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Issue No. 310 09 June 2006  

I'm No Economist, But �.
I'm no economist, but there a few things about the national economic debate right now that I don't quite get.


Interview: Rock Solid
Bill Shorten gives the inside story on the Australian Workers Union's involvement in the Beaconsfield rescue.

Industrial: Eight Simple Rules for Employing My Teenage Daughter
Phil Oswald bought up his kids to believe in their rights; so when his 16-year old daughter was told to cop a pay cut she was never going to take it quietly.

Politics: The Johnnie Code
WorkChoices is encrypted deep in the PM's political DNA, writes Evan Jones

Energy: Fission Fantasies
Adam Ma�anit looks at the big business push behind the 'clean nuclear' debate that is sweeping the globe.

History: All The Way With Clarrie O'Shea
The WorkChoices Penal Powers are the latest in a long line of penal sanctions against trade unions, writes Neale Towart

International: Closer to Home
If Australia can forgive its debt to Iraq, why not to Indonesia and the Philippines, write Luke Fletcher and Karen Iles

Economics: Taking the Fizz
While the Treasurer has been popping the post-Budget champers, Frank Stilwell gives a more sober assessment.

Unions: Stronger Together
Amanada Tattersall looks at the possibilities of strengthening alliances between unions, environmental and community organisations

Review: Montezuma's Revenge
Tommy Lee Jones directs and stars in a film about racism and retribution, writes James Gallaway.

Poetry: Fair Go Gone
Employers in the land rejoice, for we are girt by greed.


 Grandmother Fights Fabrication Company

 Bog Standards, Hanssen Exposed

 Foxtel Channels Contracts

 Telstra Dials Up A Shocker

 Viva La Resolution

 Smirk Boss Loses Control

 Iemma Told To Change At Central

 On The Tiles

 APHEDA Offices Attacked

 Vanstone Sits On Wages

 PM Slap for Battered Women

 "Spineless" Andrews Apologises

 Howard Lags �Best Practice�

 Harper's Bizarre Theories

 Process Abused - Call Peter McIlwain

 Activists What's On!


The Soapbox
The Beaconsfield Declaration
As the Prime Minister feted Brant Webb and Todd Russell, their colleagues were outside with a message to the rest of Australia.

The Locker Room
Run Like You Stole Something
Phil Doyle observes that there are some tough bastards out there.

The Westie Wing
That fun-loving friend of the workers, Ian West, reports from the red leather of the Bear Pit.

Class Action
Phil Bradley draws the lines between education funding and the current skills crisis.

 Her Honour Judge Judith Scheindler
 Greens Are Good For You
 Calling All Micks!
 Coming Up Swinging
 Belly's Bit
 Mining For Gold
 Blood Spangled Banner
 Never To Be Repeated Offer
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Smirk Boss Loses Control

Twenty five Melbourne workers might have been conned into signing away half a million dollars when they put their names to one-page AWAs.

The fears were raised when Finlay Engineering boss, Jim Sutton, confirmed his auto components company was going into administration, last week.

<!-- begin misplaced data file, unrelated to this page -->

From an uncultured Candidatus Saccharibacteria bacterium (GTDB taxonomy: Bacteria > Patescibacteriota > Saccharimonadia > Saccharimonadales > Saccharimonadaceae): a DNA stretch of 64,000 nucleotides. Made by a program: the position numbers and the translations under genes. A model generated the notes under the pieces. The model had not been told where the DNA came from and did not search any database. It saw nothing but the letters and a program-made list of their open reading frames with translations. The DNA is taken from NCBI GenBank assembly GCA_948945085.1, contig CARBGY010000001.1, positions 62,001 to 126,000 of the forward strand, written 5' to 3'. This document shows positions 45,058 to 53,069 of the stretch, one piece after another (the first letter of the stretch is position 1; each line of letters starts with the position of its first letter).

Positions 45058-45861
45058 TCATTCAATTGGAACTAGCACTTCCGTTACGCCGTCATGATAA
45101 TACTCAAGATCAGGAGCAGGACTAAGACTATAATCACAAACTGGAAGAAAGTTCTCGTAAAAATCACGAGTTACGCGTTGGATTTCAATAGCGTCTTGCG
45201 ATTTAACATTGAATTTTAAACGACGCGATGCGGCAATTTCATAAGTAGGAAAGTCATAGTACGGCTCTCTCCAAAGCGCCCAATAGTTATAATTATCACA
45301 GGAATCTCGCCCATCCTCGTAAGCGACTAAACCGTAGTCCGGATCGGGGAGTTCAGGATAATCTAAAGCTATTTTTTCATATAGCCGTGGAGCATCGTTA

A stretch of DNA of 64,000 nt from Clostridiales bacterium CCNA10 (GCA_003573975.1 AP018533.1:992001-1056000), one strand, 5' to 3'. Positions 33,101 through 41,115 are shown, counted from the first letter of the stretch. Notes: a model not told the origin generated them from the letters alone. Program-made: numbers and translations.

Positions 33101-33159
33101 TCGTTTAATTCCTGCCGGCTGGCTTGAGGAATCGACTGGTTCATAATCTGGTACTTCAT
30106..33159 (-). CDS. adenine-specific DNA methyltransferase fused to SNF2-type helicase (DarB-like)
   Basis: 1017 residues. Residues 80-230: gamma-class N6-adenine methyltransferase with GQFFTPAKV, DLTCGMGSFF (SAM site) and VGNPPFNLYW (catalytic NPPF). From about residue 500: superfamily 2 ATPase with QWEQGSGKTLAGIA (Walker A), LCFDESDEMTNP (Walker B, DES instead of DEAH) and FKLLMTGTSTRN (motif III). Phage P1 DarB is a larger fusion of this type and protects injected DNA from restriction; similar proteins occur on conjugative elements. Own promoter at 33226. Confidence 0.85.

He made his announcement five weeks after sacking the shop steward and another union activist, for smirking, then dropping sub-standard AWAs on those left standing.

Twenty five of the 28 remaining staff signed contracts that contained barely 140 words and reduced redundancy entitlements from three weeks a year, to 14 weeks maximum.

The AMWU has asked the Office of Workplace Services to investigate individual contracts that strip employees of around $500,000 they would have been entitled to under their union-negotiated collective agreement.

AMWU Victorian secretary, Dave Oliver, called the move a "rort".

"You only have to look at the sequence of events. He sacks the delegates, introduces AWAs the same day, then closes the door five weeks later with a minimum saving of half a million," Oliver said.

"This is John Howard's new world where genuine agreements can be undercut at will. Where's all the protections he spent $55 million advertising last year?"

When Sutton sacked the delegates, and another worker on sick leave, he gloated, on radio, that Howard's regime had given him unprecedented "control of his workforce".

A community protest forced him to reinstate all three men and, last week, he blamed the AMWU for the closure and job losses.

Oliver called that claim "political grandstanding".

He said mismanagement, lack of investment, and federal government's open door policy to cheap auto components were the real reasons behind Finlay's demise.

Oliver described conditions inside the West Heidelberg factory as "Dickensian".

Other factors that Sutton appeared to have overlooked included:

- His insistence, to the IRC 13 months ago, that he wanted out and the business was on the market

- The fact that Finlay Engineering had been in administration as recently as two years ago

- The agreement of employees to accept a five-year wage freeze

- The fact that, at the time of closure, staff had been whittled down to 28, from around 100, and that only four of those remaining were union members


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